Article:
Ryan Vogelsong was believed to be close to a deal with the Astros, but according to a tweet from FOXSports.com’s Ken Rosenthal, the veteran right-hander has changed course and is now in serious discussions with the Giants.
Earlier Wednesday night, MLB.com’s Chris Haft reported that the Giants and Vogelsong were maintaining contact, despite reports linking the 37-year-old elsewhere.
Vogelsong went 8-13 with an ERA of 4.00 for the Giants in 2014. He struggled in the postseason, too, with an 8.76 ERA in four appearances.
It’s not certain Vogelsong would have a guaranteed spot in the Giants’ starting rotation. But with Matt Cain (right elbow) and Tim Hudson (right ankle) dealing with injuries, Vogelsong could add some much-needed depth.
— AJ Cassavell
The Yankees were nowhere to be found earlier this offseason when top free-agent hurlers Jon Lester and Max Scherzer were available on the free-agent market. And now, according to the New York Daily News, it appears as though they’ll take the same approach with James Shields — the best free-agent pitcher still available.
“We’ll still have about the second-highest payroll and I don’t see it going any higher,” Yankees general manager Brian Cashman said Wednesday in an interview on WPAT-AM 930. “We’ve talked a lot about whether we’d be shopping in the high-end district this winter and, outside of Andrew Miller’s signing, we’ve kind of stayed away from that stuff.”
Cashman also added: “Typically, when we’re aggressive in the winter with a lot of big-time contracts is when big contracts are coming off the books. This winter wasn’t that case.”
The Yankees starting rotation posted a 3.77 ERA last season, good enough for seventh in the American League. Given all the time their starters spent on the disabled list, that number isn’t terrible. For now, CC Sabathia and Masahiro Tanaka would appear to headline the Yankees’ rotation, though each missed significant time last season because of injuries. Michael Pineda, Nathan Eovaldi and Chris Capuano round out the current projected starting rotation, with Ivan Nova due back from Tommy John surgery midseason.
There’s a significant drop-off on the free-agent market after Shields, with Kyle Kendrick, Kevin Correia and Ryan Vogelsong representing the next-best starting pitching options.
— AJ Cassavell
Phillies general manager Ruben Amaro Jr. is still talking with other clubs regarding prized trade chip Cole Hamels, but evidently there is nothing on the immediate horizon in terms of a deal, and Hamels seems likely to start the season in Philadelphia.
“We continue to have dialogue with other clubs about making more change,” Amaro told MLB.com’s Todd Zolecki before Tuesday’s Phillies winter banquet. “I don’t know if anything is going to happen. Nothing is really imminent.”
According to the Philadelphia Inquirer, Amaro doesn’t feel any pressure to move Hamels. He even said he expects to see Hamels on the mound for Opening Day at Citizens Bank Park.
“I think Cole Hamels is going to be in our uniform, frankly,” Amaro told the Inquirer. “I don’t really foresee him being moved. It is possible, because we’re literally keeping our minds and eyes and ears open on every player that we have on our roster. That said, he’s one of the best pitchers in baseball. And so, if we were to move him, we’re going to have to get some of the best prospects in baseball back.”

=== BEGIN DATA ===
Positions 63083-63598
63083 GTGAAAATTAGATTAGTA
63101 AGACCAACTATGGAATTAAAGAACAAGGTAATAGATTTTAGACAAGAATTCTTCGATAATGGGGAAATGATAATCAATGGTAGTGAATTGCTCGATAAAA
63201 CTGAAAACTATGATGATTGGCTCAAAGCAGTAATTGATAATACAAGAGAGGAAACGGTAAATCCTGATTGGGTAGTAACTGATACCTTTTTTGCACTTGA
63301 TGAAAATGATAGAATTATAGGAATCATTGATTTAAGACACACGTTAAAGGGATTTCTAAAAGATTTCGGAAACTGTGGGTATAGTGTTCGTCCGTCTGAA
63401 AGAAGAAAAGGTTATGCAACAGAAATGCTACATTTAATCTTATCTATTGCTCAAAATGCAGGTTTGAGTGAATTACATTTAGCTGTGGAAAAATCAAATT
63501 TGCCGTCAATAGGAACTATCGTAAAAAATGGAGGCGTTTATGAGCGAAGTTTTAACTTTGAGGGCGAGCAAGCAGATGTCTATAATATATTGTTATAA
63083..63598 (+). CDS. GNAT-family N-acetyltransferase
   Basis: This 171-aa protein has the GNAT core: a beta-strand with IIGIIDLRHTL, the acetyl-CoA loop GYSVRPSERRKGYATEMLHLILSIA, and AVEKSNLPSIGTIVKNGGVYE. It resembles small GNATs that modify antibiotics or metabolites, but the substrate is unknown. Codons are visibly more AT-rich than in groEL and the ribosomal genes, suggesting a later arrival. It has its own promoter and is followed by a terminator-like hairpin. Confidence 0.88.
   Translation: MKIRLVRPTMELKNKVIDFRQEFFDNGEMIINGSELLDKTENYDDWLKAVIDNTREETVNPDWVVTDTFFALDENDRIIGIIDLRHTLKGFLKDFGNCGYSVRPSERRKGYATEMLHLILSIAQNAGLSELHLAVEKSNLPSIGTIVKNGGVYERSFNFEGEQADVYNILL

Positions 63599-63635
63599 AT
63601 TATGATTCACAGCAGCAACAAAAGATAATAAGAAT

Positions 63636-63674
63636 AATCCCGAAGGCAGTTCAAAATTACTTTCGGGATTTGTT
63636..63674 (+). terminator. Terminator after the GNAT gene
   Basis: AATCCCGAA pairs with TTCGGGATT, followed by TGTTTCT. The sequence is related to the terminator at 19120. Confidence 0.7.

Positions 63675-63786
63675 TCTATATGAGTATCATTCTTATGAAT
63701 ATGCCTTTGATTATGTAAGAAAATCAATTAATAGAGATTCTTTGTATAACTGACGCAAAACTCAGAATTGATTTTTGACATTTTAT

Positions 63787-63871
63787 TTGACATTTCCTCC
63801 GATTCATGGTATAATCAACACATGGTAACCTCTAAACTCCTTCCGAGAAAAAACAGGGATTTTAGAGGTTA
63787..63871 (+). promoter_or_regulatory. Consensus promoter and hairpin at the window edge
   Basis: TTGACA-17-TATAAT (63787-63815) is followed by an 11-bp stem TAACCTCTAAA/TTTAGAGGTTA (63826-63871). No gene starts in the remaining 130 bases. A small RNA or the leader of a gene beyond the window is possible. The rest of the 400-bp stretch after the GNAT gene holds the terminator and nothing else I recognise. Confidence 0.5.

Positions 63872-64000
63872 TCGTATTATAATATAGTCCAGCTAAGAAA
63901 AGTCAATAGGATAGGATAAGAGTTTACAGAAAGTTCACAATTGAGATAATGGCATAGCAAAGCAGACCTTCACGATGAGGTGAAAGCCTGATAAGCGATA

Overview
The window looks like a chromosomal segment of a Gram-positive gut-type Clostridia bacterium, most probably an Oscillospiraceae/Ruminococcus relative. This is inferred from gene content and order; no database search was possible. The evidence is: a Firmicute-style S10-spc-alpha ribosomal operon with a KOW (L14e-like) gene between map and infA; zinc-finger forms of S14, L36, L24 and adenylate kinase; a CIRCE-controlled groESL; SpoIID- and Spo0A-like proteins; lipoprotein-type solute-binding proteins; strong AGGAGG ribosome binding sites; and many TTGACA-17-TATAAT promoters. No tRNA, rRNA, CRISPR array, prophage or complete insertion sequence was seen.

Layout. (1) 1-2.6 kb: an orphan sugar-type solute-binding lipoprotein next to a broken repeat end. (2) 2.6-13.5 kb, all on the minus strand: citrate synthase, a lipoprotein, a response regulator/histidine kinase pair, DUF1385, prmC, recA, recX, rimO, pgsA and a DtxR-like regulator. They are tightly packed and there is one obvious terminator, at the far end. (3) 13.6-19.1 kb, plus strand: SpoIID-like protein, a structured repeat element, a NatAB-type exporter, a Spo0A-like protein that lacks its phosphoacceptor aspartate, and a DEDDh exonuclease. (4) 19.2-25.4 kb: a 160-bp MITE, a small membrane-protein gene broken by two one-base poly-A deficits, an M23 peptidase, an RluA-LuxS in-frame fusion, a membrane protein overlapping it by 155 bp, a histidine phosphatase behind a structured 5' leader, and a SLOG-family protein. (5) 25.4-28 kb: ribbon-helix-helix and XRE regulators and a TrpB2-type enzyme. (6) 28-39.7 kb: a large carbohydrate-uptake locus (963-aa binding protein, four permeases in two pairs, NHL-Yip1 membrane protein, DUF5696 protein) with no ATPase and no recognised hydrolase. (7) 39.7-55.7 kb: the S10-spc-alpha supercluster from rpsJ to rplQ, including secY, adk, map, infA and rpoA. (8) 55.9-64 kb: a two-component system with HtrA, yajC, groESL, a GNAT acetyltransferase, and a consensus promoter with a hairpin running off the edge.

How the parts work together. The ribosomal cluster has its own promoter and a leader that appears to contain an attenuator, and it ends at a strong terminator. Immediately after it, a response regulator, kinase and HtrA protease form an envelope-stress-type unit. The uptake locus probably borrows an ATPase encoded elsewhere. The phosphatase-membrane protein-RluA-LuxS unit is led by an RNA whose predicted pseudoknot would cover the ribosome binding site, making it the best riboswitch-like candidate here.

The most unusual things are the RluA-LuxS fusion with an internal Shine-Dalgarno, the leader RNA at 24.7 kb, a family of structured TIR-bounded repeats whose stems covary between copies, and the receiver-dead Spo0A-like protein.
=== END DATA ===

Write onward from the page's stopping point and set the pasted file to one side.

The Padres, Red Sox and Cardinals are among the teams rumored to be interested in Hamels, who is scheduled to make $23.5 million per year over the next four years — with a $20 million team option for a fifth.
Pat Gillick, the team’s interim president, echoed Amaro’s sentiment about a Hamels trade not being likely any time soon. But Gillick seemed slightly more optimistic that something could get done before Opening Day.
“If somebody is interested in a top-of-the-line pitcher I think [Hamels] would be somebody you’d have to consider,” Gillick told MLB.com. “It’s funny. In this game, things change. People are not in the mood to do something, then they go to Spring Training and all of a sudden … they realize they want to be competitive and want to do something. A lot of this maybe will shake out in Spring Training. I’d look for probably more interest in a lot of our players come Spring Training.”
— AJ Cassavell
Right-hander Josh Johnson could be on the verge of signing an incentive-laden one-year deal with the Padres, according to Yahoo! Sports’ Jeff Passan. Johnson missed the entire 2014 season after undergoing Tommy John surgery in April, and the Padres declined his $4 million option this offseason.
According to Passan, a deal with Johnson would likely be driven by incentives, based on how many starts the injury-riddled 30-year-old makes in 2015. Since making back-to-back National League All-Star teams with the Marlins in ’10-11, Johnson has averaged just 14 starts per year.
Signing Johnson would be another attempt by the Padres to shore up the back end of their rotation. With Andrew Cashner, Tyson Ross and Ian Kennedy at the top — and one of the league’s best bullpens to go along with them — the Padres one minor weak spot on the staff would seem to be quality rotation depth. They also signed former Blue Jays right-hander Brandon Morrow to a one-year deal worth $2.5 million earlier this week.
The Padres signed Johnson to an $8 million contract last offseason, but Johnson never made a start because of the elbow trouble. Given his recent injury history (shoulder in 2012, elbow and triceps in ’13 and elbow again in ’14) an incentive-laden deal seems to make the most sense.
The Orioles and free-agent reliever Wesley Wright have reportedly agreed to a one-year deal, according to MASN’s Roch Kubatko. Wright spent the entire 2014 season with the Cubs, where he posted a 3.17 ERA and a 1.39 WHIP in 58 appearances. The Orioles have not yet confirmed the deal.
Wright figures to fit into the Baltimore bullpen as a left-handed specialist. Lefty hitters have combined for a .646 OPS against Wright during his seven big league seasons, while righties have posted an .833 mark.
In 2014, lefties actually had a higher batting average against Wright, but that doesn’t tell the whole story. The 29-year-old southpaw faced 85 left-handed hitters in ’14, and he didn’t allow an extra-base hit.
Originally drafted by the Dodgers, Wright spent his first five full seasons in the Majors with the Astros.